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BRET HARTE (FRANCIS BRET HARTE)
American short story writer and verse writer
(1836 - 1902)
  CHECK READING LIST (3)  

As I stand here this pleasant afternoon, looking up at the old chapel (the Mission Dolores), its ragged senility contrasting with the smart spring sunshine, its two gouty pillars with the plaster dropping away like tattered bandages, its rayless windows, its crumbling entrances, the leper spots on its whitewashed wall eating through the dark adobe--I give the poor old mendicant but a year longer to sit by the highway and ask alms in the names of the blessed saints.
      - [Ruins]

Fades the light,
  And afar
    Goeth day, cometh night,
      And a star
        Leadeth all
          Speedeth all
            To their rest.
      - [Twilight]

Last night, above the whistling wind,
  I heard the welcome rain,--
    A fusillade upon the roof,
      A tattoo on the pane:
        The keyhole piped; the chimney-top
          A warlike trumpet blew.
      - [Rain]

O'er the trackless past somewhere lie the lost days of our tropic youth.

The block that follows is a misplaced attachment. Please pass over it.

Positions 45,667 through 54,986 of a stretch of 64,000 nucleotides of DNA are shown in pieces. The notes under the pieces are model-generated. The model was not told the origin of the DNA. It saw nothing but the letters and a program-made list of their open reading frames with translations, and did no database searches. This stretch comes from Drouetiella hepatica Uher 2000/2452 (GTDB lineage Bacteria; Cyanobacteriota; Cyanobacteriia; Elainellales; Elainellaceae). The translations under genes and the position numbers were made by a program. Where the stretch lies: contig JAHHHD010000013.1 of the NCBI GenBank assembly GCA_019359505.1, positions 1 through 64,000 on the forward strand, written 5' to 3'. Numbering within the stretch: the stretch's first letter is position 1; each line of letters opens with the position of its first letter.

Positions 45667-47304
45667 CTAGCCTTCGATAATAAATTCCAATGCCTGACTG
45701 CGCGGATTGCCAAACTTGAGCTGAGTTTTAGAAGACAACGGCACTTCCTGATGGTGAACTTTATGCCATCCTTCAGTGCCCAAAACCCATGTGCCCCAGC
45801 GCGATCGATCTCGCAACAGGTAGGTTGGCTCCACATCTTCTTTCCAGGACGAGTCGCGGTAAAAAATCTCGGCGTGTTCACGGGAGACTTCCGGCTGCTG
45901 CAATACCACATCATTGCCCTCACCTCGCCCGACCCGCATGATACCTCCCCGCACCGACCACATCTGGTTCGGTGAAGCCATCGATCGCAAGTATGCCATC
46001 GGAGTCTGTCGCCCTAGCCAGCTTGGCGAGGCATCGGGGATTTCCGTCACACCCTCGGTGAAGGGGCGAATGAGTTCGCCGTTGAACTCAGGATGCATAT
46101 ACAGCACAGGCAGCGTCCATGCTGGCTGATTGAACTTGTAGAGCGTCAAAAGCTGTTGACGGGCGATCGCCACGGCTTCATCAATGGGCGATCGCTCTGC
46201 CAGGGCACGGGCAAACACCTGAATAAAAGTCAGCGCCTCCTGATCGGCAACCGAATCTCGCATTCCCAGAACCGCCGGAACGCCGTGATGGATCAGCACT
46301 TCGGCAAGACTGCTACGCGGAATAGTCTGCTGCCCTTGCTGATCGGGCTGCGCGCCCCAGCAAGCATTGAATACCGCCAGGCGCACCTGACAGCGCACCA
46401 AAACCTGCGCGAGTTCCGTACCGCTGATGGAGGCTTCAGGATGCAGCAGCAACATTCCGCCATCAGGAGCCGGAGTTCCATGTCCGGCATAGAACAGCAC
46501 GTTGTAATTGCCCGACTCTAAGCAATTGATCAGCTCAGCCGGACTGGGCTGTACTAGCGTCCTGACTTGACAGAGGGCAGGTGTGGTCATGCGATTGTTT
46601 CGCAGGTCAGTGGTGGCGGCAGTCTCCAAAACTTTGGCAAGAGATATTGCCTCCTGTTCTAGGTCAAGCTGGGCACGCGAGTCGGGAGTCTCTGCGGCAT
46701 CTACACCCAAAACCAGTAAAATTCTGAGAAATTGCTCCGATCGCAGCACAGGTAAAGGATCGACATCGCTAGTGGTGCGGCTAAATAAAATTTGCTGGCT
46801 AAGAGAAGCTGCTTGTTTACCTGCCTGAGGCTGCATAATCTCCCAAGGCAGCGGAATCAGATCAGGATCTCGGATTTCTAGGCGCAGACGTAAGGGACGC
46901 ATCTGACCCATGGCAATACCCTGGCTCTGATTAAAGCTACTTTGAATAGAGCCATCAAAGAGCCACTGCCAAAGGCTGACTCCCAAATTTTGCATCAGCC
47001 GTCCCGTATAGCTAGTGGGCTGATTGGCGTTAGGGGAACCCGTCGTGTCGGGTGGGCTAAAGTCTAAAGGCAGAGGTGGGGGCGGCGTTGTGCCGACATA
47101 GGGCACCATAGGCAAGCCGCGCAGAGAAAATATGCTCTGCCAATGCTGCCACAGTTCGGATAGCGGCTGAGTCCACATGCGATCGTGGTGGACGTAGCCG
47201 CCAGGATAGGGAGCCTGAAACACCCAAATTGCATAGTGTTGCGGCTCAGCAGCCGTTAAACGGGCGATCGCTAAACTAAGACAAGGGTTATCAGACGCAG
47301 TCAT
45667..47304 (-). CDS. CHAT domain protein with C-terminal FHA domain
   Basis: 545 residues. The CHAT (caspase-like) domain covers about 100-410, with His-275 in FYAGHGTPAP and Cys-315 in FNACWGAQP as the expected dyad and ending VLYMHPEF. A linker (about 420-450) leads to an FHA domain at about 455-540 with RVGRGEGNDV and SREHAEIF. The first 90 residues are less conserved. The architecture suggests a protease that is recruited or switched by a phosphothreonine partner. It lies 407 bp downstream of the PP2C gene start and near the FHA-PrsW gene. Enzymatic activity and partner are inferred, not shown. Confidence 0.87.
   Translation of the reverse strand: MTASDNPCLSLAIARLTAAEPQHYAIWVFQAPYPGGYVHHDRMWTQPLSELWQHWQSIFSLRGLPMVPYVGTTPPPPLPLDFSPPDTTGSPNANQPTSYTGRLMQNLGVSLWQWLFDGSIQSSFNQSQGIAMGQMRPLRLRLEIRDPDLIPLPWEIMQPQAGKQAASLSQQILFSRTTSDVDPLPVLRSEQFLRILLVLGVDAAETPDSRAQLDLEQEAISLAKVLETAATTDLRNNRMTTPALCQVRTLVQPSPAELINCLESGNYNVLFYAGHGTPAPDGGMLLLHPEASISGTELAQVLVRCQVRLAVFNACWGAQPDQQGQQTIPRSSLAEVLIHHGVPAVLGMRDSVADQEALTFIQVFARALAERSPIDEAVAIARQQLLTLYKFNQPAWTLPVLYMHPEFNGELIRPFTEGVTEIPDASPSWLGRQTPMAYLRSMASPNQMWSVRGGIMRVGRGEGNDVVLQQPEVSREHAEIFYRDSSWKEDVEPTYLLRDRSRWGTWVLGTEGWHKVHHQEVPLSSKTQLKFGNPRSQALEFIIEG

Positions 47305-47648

- [Past]

Physically, they exhibited no indication of their past lives and characters. The greatest scamp had a Raphael face, with a profusion of blonde hair; Oakurst, a gambler, had the melancholy character and intellectual abstraction of a Hamlet; the coolest and most courageous man was scarcely over five feet in height, with a soft voice and an embarrassed manner.
      - [Countenance]

That for ways that are dark
  And for tricks that are vain,
    The heathen Chinese is peculiar.
      - [Craft]

The creator who could put a cancer in a believer's stomach is above being interfered with by prayers.
      - [God]

The smile that was childlike and bland.
      - [Smiles]

But still when the mists of doubt prevail,
  And we lie becalmed by the shores of age,
    We hear from the misty troubled shore
      The voce of children gone before.
        Drawing the soul to its anchorage.
      - A Greyport Legend (st. 6) [Childhood]

They were left in the lurch
  For want of more wadding--He ran to the church--
    . . . .
      With his arms full of hymnbooks . . .
        Rang his voice, "Put Watts into 'em--Boys, give 'em Watts."
      - Caldwell of Springfield [War]

Morgan!--She ain't nothing else, and I've got the papers to prove it.
  Sired by Chippewa Chief, and twelve hundred dollars won't buy her.
    Briggs of Turlumme owned her. Did you know Briggs of Turlumme?--
      Busted hisself in White Pine and blew out his brains down in Frisco?
      - Chiquita [Horses]

Snow. Everywhere. As far as the eye could reach--fifty miles, looking southward from the highest peak.
      - Gabriel Conroy (bk. 1, ch. 1)
        [Books (First Lines)]

With the smile that was childlike and bland.
      - Language of Truthful James (Heathen Chinee)
        [Smiles]

Never a tears bedims the eye
  That time and patience will not dry.
      - Lost Galleon [Tears]

Over the trackless past, somewhere,